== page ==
© Copyright -2019 – Athletics Illustrated

Evan Esselink, second from the left. Image credit: Fredis Benitez https://www.fredisb.com

In October 2018, 26-year-old Evan Esselink joined the British Columbia Endurance Project (BCEP) that is based in Vancouver, BC. The move reaped immediate benefits as he finished third at the Canadian Cross Country Championships in November. He then tackled the Chevron Houston Half Marathon on January 20, finishing in the time of 62:17 – the fourth-fastest Canadian performance all-time. He crossed the finish line 13th overall and was the first Canadian.

The Courtice, Ontario native (near Oshawa) attended Courtice Secondary School before competing for Indiana University, where he studied Economics. He had a strong cross-country career with Indiana and helped the team finish eighth at the 2013 NCAA Championships.

Personal bests:

Mile- 4:02
3000- 8:11
5,000-metres – 13:59
10,000-metres – 28:55
Half Marathon – 1:02:17 (62:13 chip)

Christopher Kelsall: Congratulations on the half-marathon personal best from Houston. Sixty-two minutes and 17-seconds appears to be the fourth-fastest Canadian performance all-time. What was your goal going into that race?

Evan Esselink: The goal was pretty simple: run as fast as I could for 13.1 miles (21.1K). My PB going in was from last year at the same race, at 1:04:05, but I knew I would run much faster. I knew I would be under 63 minutes, and it would have been on “off” day if I wasn’t. The question was how far under 63 was I going to be, with sub-62 in the back of my mind.

CK: No one sets about to have a half-marathon career, so pardon the proverbial “moving up” question, but which marathon will you focus on?

EE: This spring I’ll be focussing on throwing down fast 10,000-metres on the track, and trying to win a few road races. As for the marathon, I will move up eventually, but “when” is not set in stone. I’m excited about it though. I mean I respect the event, but I also have a lot of confidence that I’ll run something big and when the time comes I’ll be ready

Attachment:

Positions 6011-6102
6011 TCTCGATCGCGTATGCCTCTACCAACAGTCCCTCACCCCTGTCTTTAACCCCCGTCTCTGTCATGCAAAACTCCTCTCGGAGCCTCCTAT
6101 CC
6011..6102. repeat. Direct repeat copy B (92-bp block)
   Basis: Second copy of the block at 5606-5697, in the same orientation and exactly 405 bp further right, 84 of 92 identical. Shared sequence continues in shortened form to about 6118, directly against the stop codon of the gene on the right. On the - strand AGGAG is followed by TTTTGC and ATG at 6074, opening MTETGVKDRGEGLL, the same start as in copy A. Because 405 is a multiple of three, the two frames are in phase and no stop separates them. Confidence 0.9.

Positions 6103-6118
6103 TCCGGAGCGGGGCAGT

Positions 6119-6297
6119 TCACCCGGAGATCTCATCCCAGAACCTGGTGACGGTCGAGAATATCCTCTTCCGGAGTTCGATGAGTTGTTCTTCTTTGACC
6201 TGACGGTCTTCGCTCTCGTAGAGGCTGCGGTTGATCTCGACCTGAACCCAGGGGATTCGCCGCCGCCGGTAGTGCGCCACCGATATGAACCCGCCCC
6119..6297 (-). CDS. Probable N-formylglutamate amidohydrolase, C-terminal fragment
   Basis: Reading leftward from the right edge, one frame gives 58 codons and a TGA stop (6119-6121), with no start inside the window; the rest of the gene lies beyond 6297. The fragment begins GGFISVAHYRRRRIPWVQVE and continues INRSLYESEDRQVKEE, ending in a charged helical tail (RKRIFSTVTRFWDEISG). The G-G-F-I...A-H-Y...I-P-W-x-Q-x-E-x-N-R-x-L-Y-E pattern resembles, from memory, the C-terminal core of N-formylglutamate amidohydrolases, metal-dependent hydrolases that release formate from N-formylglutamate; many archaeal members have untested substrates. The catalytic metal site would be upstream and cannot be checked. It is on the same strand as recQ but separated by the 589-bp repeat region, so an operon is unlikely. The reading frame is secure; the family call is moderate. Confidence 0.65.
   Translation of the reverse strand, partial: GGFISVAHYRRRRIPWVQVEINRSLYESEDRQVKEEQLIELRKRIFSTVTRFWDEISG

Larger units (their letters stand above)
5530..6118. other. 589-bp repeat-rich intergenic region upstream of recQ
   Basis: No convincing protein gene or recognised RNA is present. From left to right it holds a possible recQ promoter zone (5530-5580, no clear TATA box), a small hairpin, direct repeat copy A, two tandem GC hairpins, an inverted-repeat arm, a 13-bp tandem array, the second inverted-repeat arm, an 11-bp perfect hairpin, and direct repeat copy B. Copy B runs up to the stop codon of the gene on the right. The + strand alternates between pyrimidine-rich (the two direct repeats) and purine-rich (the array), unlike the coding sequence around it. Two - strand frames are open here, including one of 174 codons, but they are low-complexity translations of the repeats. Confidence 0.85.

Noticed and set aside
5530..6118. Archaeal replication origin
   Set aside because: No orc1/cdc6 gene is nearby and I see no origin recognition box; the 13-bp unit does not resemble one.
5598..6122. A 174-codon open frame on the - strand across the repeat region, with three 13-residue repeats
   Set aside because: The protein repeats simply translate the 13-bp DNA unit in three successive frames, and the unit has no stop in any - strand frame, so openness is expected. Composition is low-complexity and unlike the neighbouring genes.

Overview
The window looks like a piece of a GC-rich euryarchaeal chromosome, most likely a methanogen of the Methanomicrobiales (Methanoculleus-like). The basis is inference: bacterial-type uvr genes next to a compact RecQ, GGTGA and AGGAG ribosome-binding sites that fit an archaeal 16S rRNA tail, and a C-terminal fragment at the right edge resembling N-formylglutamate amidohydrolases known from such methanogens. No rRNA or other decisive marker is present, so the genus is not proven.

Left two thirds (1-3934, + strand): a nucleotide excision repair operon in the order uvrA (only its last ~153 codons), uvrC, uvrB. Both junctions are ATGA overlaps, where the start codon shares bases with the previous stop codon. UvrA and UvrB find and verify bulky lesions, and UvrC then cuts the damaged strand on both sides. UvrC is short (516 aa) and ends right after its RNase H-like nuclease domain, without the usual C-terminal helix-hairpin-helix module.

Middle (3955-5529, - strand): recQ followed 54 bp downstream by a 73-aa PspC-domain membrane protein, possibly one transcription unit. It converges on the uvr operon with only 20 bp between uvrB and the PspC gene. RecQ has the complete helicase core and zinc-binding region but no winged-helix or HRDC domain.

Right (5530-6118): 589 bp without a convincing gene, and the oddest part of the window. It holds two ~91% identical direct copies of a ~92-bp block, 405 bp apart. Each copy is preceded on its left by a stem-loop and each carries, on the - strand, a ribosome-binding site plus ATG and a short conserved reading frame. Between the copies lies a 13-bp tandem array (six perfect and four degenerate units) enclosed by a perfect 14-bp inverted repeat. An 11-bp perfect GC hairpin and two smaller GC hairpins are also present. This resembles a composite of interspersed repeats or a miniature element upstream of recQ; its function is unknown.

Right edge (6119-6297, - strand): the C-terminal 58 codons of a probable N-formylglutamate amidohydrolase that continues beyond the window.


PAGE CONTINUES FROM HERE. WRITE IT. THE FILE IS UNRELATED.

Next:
CK: Your 10,000-metre best of 28:55 is solid. Based on your Houston performance, it appears that you could get close to 28-flat in the right race. Will you try to get in a 10K that matches, like at Payton Jordan for example?

EE: Yeah that 10,000-metre time was from college a few years ago. I don’t think I’ll be racing Payton. But here in Vancouver, between BC Athletics, Mile2Marathon, and BC Endurance Project, we’re hosting the Pacific Distance Carnival which will be the Canadian 10,000-metre Championships. We’re getting a pacer to take us through 5k in that race to run something fast. How fast? Well you’ll have to come and watch.

Editor’s note: Pacific Distance Carnival will run for two years in Burnaby, BC (Vancouver) in 2019 and 2020. It will act as the national 10,000-metre championships.

CK: Exciting. I understand that some of the inspiration for this meet is from the popular Night of 10,000m in Great Britain, yes?

EE: Yeah, it’s the Night of the 10,000m PB’s. It’s been really successful, and we’re going to try to bring something similar in June.

CK: How would you describe your level of success while a Hoosier at Indiana University?